SoMoConf: Facebook Digital Engagement is Uncorrelated to Offline Sales

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The message from Ted Zagat of Facebook to advertisers is that clicks don’t matter.  In fact, he went on to say that if the objective is offline sales, digital engagement is completely uncorrelated to that sale and optimizing around likes, shares and clicks is actually not serving a client’s best interest.

Ted sighted a few stats to reinforce his point.  One of which came from a study done by Datalogix showing that of the people exposed to an ad on Facebook that went on to make an in-store purchase, 99% did not click on the ad.

Ted also talked about the much publicized 30 million active SMB pages – 1.5 million of which are active monthly advertisers – and the social powerhouse’s efforts to attract more advertisers.  One way they are doing that is by measuring what a consumer’s conversion path is across devices before making online purchases.

Citing one local plumber advertiser, Ted shared some high level results from a recent campaign the advertiser ran.  While plumbers are not the poster child for social media, one local plumber advertiser on Facebook saw an over 30x return on ad spend.

As consumers move back and forth between devices, it is critical for Facebook to offer ad solutions that reach consumers wherever they are accessing facebook, but with a mobile first mindset.  With 152 million people using Facebook in the U.S. each day, 127 million of those are accessing the site via mobile alone.  Furthermore, 22% of all mobile time spent in the U.S. is on Facebook and Instagram.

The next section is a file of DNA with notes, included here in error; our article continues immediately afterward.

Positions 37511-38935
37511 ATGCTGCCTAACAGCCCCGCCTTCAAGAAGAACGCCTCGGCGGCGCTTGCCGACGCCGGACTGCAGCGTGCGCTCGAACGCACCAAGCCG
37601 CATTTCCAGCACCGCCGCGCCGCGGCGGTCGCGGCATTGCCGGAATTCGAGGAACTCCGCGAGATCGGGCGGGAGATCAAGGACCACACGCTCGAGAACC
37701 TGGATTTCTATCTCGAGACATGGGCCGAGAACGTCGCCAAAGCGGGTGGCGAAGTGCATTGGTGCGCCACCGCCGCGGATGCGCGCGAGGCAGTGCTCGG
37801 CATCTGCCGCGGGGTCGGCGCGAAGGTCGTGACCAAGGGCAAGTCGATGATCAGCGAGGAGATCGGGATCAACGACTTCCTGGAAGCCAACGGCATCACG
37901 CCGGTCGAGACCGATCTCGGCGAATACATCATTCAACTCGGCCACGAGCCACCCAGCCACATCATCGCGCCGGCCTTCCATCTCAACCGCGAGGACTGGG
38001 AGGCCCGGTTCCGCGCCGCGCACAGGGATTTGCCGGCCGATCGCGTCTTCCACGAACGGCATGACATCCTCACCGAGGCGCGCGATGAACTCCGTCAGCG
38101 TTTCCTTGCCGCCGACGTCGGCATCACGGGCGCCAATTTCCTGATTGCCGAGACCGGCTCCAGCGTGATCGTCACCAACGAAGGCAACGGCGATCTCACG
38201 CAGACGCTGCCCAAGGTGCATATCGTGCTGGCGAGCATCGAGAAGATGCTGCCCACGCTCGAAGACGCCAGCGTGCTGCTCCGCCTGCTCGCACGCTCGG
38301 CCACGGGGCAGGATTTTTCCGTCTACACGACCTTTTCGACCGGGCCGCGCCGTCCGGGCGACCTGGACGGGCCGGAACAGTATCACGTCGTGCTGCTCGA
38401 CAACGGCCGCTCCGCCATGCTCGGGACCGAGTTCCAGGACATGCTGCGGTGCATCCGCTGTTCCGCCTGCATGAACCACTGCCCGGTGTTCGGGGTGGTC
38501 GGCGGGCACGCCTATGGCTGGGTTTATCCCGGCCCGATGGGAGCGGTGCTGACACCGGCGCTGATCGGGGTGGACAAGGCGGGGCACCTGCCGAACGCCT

SoMoConf: Pinterest Working to Solve the Discovery Problem

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Joel Meek, head of partner online sales and operations at Pinterest, talked about striving to “help people discover things they love with the hope of inspiring them to do things in the real world.”  With 60 million monthly users and 75% of usage taking place on mobile devices, Pinterest uses feeds, categories and search capabilities to drive consumer discovery.